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Branson waives £100M he stood to receive from Nationwide for use of Virgin Money brand

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Sir Richard Branson has agreed to waive more than £100 million that he was entitled to receive from Nationwide Building Society for the use of the Virgin Money brand in its £2.9 billion acquisition of the bank.

Known for his strict licensing agreements granting companies the right to use the Virgin name across various industries, Branson has already secured a £250 million “exit fee” to allow Nationwide to discontinue the Virgin brand six years after the deal’s completion. However, undisclosed sources indicate that Branson could have received an additional substantial payout covering royalties for up to 40 years, potentially amounting to another £100 million, based on a complex formula outlined in a brand license agreement from 2018.

While Branson’s decision to forego the extra payment may prompt speculation about Nationwide’s negotiating tactics, he stands to benefit financially nonetheless. It is anticipated that Branson will receive approximately £700 million from Nationwide’s delisting from the stock market, including the £250 million exit fee, £60 million over four years for the continued use of the brand, and £400 million for his 14.5% stake in the bank.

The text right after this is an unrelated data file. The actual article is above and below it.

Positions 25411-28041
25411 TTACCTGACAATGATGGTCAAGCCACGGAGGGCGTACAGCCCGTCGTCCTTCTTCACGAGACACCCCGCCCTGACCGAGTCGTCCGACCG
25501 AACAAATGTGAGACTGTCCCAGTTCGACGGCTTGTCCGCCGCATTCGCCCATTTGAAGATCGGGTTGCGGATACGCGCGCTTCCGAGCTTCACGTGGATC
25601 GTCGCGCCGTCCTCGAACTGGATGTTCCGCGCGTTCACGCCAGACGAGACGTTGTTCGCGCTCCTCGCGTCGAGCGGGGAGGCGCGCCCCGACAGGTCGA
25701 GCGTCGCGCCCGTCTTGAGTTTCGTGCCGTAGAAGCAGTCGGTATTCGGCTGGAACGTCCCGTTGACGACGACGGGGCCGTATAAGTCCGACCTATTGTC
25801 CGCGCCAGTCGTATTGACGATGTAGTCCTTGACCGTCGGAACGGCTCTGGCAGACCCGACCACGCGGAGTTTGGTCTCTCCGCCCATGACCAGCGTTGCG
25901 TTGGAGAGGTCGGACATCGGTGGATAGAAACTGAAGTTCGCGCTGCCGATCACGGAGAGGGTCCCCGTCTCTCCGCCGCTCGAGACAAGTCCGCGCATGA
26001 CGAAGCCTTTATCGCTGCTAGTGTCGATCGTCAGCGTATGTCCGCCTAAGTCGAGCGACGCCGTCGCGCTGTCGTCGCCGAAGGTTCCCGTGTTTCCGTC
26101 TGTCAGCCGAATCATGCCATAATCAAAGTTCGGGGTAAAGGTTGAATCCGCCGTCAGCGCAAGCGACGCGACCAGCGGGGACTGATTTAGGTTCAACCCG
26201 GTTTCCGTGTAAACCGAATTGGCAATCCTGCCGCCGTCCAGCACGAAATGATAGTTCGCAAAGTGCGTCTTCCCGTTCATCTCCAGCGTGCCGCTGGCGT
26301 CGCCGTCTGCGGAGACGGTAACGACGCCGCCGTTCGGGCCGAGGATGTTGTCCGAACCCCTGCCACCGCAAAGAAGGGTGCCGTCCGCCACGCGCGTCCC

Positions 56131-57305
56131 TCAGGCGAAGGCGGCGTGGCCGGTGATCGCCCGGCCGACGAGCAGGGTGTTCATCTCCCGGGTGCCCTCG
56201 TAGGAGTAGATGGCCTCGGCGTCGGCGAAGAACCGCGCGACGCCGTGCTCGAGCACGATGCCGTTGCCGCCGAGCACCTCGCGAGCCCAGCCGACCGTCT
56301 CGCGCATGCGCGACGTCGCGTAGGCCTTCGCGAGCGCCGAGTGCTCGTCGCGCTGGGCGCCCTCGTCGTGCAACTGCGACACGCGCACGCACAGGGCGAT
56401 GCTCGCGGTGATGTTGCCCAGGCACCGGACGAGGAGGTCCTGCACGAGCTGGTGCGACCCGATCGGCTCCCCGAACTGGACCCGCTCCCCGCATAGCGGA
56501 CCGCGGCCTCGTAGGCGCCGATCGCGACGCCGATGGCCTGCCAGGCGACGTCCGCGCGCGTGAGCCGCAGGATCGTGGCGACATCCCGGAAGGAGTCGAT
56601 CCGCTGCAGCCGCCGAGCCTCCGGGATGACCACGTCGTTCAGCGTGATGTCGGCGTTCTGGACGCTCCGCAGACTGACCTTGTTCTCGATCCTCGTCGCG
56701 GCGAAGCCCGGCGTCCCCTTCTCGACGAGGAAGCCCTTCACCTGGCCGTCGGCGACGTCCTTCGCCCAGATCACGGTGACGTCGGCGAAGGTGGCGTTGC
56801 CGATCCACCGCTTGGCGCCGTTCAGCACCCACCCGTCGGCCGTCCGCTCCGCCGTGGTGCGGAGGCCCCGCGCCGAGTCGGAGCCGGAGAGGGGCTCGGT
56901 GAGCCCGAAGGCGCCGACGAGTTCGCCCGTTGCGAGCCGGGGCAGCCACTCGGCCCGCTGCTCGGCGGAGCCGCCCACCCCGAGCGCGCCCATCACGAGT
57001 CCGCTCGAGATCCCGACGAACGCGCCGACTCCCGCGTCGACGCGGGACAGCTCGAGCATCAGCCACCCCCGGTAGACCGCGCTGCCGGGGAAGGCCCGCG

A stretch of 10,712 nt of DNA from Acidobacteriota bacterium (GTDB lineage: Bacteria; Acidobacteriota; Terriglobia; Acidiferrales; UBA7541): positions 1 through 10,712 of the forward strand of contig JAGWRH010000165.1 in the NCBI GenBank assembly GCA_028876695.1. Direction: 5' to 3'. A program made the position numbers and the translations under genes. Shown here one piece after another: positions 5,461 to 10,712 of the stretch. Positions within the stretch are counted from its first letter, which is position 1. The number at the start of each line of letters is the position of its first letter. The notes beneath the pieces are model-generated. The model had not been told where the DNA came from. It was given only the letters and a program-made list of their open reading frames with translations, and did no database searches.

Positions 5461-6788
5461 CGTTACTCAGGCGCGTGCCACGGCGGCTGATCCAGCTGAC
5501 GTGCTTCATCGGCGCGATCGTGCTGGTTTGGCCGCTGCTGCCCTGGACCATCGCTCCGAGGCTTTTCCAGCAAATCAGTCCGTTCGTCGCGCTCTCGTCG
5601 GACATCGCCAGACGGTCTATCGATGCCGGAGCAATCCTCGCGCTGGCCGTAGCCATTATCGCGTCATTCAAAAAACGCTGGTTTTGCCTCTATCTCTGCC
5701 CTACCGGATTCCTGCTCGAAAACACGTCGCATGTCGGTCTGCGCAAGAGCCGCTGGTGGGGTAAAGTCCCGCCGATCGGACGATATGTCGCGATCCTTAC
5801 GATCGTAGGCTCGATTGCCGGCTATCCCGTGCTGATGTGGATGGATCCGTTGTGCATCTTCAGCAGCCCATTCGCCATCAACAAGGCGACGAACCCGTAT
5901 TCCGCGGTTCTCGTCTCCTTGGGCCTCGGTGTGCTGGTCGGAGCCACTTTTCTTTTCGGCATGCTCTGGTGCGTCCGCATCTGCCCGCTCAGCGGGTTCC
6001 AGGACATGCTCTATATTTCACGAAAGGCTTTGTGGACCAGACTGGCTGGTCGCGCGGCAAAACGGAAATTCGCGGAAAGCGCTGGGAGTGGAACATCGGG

Virgin Money, as it exists today, was formed in 2018 when CYBG acquired Virgin Money and adopted its brand. Branson is commended for his vigilant protection of the Virgin brand, typically through licensing agreements facilitated by Virgin Enterprises. These agreements allow companies to use the Virgin name, even if Branson’s group does not hold a controlling interest in the business.

Some observers in the financial industry speculated that the Virgin Money branding agreement might deter potential bidders for the bank. However, the specifics of this arrangement were outlined in the prospectus issued during CYBG’s acquisition of Virgin Money.

Branson’s business empire has previously tested such agreements in legal battles. For instance, a branding deal between Virgin and Brightline, a Florida-based train operator, included an exit fee of up to $200 million (£160 million).

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